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Children's Literacy Round-Up: Family Literacy Day, Oral Storytelling, and Peter Pan

There are some excellent children's literacy and reading-related stories from around the wires this week. It's a veritable embarrassment of riches, in no small part due to the many article around this weekend's Family Literacy Day in Canada.

  • The New York Daily news has a guest column by Jon Scieszka about how to "turn the page on kids' book boredom." He starts out by saying "I think we can change the world by reaching the reluctant reader. This is the kid who might be a reader, who could be a reader, but just isn't that interested. There are millions of these kids. And we need to reach them. Because the dismal end result of not reading, as the National Endowment for the Arts' new reading study bluntly puts it, is "poorer academic and social outcomes . . . adversely affecting this country's culture, economy and civic life."" He also includes "some tips I've learned from 20 years of teaching, writing and listening to kids who weren't too crazy about reading". This is great article, by our new and well-chosen National Ambassador for Children's Literature
  • The Oregonian has an article by Angella Foret Diehl about parent Brian Martin's idea for increasing interest in reading through "Lunchbox Stories". According to the article, "Martin's love of reading, a summer road trip and a long-forgotten memory inspired the Intel business manager to create a unique reading experience for children and their parents. The result, "Lunchbox Stories," are sets of 5-inch-by-5-inch cards featuring a short chapter on each card. Parents can slip them into their kids' lunchboxes or use them for bedtime reading. The stories are designed for readers ages 7 to 12." You can find more information at the Lunchbox Stories website. Thanks to Cheryl Rainfield for the link.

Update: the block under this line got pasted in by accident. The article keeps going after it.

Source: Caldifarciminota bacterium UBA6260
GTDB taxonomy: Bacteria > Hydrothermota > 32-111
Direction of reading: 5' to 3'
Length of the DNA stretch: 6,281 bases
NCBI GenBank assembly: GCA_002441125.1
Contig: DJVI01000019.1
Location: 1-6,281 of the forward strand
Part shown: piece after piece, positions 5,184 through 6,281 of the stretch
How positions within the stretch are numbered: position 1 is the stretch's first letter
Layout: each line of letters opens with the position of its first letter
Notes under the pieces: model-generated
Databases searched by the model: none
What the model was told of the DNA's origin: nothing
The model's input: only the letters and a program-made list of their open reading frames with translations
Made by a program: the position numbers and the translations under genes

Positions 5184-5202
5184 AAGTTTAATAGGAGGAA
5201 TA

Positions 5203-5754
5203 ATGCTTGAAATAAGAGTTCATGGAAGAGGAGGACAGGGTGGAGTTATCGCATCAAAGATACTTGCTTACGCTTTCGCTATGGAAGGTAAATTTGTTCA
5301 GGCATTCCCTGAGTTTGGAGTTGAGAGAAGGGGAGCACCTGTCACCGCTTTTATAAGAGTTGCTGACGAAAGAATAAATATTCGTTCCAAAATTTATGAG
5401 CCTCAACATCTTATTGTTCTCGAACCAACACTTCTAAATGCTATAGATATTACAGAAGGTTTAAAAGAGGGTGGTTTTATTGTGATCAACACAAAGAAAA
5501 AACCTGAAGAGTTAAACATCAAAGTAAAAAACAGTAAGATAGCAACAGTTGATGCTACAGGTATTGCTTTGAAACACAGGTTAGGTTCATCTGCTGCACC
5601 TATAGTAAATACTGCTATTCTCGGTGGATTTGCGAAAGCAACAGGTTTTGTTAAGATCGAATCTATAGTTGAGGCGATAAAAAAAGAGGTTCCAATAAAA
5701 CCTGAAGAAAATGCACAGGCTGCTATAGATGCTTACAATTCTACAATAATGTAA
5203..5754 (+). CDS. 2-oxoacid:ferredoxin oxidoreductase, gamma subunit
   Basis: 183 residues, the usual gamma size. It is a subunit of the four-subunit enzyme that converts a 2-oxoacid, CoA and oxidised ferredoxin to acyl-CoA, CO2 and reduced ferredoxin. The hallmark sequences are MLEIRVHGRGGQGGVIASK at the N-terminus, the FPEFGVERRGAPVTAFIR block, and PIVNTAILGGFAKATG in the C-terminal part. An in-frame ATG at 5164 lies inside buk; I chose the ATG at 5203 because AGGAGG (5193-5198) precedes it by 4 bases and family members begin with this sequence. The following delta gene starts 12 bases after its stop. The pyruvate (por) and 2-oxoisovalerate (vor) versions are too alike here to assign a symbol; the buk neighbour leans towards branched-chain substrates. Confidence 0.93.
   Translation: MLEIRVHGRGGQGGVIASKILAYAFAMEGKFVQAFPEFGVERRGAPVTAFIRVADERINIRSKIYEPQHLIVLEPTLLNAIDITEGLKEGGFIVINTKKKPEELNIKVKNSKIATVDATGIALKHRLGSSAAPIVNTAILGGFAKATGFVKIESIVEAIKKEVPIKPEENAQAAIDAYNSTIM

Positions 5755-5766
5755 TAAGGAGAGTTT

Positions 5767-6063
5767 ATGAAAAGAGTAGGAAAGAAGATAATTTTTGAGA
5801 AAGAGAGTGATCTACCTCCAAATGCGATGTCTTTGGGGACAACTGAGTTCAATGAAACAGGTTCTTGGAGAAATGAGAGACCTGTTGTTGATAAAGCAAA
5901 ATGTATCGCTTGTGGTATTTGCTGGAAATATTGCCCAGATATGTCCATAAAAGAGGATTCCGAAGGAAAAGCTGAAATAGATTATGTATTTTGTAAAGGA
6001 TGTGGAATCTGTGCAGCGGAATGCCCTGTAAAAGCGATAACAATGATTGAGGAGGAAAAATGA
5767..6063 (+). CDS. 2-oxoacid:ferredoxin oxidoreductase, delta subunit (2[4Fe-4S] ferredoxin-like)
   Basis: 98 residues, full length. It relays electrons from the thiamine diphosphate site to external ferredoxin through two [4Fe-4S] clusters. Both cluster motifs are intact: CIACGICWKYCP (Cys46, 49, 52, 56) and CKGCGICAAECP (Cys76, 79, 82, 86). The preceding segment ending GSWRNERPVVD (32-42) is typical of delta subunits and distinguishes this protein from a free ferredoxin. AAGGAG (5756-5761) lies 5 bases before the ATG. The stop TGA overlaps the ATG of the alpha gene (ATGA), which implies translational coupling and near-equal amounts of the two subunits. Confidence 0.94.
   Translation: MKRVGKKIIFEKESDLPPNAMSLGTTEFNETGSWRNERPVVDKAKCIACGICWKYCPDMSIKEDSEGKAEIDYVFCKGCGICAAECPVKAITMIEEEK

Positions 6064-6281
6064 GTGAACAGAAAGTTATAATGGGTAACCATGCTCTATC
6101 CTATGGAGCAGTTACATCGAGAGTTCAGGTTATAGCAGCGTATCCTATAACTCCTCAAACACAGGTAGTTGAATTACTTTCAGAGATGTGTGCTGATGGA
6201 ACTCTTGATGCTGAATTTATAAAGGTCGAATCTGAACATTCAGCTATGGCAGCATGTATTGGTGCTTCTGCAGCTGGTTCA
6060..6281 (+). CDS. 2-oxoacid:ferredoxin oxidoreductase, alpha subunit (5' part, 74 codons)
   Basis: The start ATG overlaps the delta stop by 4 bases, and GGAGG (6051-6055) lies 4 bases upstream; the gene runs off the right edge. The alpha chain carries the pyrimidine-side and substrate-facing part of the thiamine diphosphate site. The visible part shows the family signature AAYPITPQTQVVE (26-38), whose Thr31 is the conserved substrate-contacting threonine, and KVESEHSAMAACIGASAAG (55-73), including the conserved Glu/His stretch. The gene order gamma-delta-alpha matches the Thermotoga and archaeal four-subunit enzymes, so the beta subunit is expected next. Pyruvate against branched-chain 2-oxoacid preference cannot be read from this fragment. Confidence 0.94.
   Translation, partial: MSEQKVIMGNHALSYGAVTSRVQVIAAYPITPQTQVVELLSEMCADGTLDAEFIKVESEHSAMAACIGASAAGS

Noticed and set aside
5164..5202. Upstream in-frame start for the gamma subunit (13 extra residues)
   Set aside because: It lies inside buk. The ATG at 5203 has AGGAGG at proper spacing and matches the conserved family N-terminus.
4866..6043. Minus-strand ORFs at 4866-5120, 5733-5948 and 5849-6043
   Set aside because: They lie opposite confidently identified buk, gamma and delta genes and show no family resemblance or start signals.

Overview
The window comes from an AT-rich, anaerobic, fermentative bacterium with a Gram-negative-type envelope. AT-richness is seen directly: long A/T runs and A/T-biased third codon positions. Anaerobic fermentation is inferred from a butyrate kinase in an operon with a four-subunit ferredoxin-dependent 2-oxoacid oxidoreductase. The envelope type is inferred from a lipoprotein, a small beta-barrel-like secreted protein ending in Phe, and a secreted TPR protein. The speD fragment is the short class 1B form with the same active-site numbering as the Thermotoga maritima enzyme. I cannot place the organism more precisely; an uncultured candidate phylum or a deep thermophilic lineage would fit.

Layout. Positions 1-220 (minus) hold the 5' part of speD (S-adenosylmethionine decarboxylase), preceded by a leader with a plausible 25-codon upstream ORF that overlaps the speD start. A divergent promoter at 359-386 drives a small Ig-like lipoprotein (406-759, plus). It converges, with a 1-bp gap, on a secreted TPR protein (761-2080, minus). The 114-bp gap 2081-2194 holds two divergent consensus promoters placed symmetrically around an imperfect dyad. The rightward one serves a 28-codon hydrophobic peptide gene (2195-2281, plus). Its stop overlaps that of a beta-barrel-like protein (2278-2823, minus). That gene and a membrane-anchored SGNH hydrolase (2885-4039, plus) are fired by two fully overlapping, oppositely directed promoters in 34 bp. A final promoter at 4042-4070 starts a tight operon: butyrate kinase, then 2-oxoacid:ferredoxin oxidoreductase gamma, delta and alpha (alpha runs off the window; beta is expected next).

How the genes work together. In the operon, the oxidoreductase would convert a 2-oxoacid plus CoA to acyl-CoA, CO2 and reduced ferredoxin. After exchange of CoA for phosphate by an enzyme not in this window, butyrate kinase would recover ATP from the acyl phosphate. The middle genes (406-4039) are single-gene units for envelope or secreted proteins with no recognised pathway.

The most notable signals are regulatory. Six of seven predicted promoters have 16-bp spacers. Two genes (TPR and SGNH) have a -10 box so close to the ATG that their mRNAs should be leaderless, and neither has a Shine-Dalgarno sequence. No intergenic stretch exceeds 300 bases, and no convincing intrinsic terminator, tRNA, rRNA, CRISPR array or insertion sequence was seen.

• The National Children's Book and Literacy Alliance blog this week published an excerpt from Ursula Le Guin's new Harper's article: "Staying Awake. Notes on the Alleged Decline of Reading". After a brief introduction to recent reports, Le Guin says: "Self-satisfaction with the inability to remain conscious when faced with printed matter seems questionable. But I also want to question the assumption—whether gloomy or faintly gloating—that books are on the way out. I think they’re here to stay. It’s just that not all that many people ever did read them. Why should we think everybody ought to now?". You have to be a subscriber to read the full article online, but it might be worth looking for at your local library.
  • Walter Minkel links to several early literacy resources from The Monkey Speaks. His links include articles from the Knoxville Sentinel (with reading tips), (with the suggestion to follow along with your finger while reading aloud to kids) and the National Institute of Early Education Research. They all look like great resources, and I recommend that you visit Walter's post for the links.
  • The Calgary Herald has an article by Rachel Naud about Family Literacy Day activities in Canada. Thanks to a post at the Family Literacy discussion list of the National Institute for Literacy for the link. The article includes the history of ABC Family Literacy Day, which I hadn't known before (interest was sparked from a made-for-TV movie called Penny's Odyssey, in 1999). The article discusses the importance of adult literacy in driving children's literacy, likening literacy efforts to "being on an airplane and the oxygen masks drop down. They always say put the oxygen mask on yourself before assisting the child." The article also notes: "Dariel Bateman, executive director of Calgary Reads, a literacy development program, says children need a foundation of three factors to become great readers. They need to see adults read at home, they need to be read to on a daily basis for enjoyment and they need to be involved in conversations." The need for conversations is particularly addressed.
  • For a more detailed treatment of the importance of adult literacy in assisting children's literacy, see this PDF article, presented at the National Center for Family Literacy Annual Conference by Tom Sticht.
  • For more on Canada's ABC Family Literacy Day, see this article in the Brantford Expositor, with a quiz to test your knowledge on children's literacy facts. There's also a "Literacy Fun Checklist", and a schedule of local events. I also read articles in Kingston This Week, the London Free Press, the Daily Observer (about how a players from the hockey club helped a school celebrate) and CBC Canada (which quotes author Robert Munsch as saying that "Children "catch" a love of reading from their parents and elders"). There are many other articles around the Canadian press, also, too many to list here.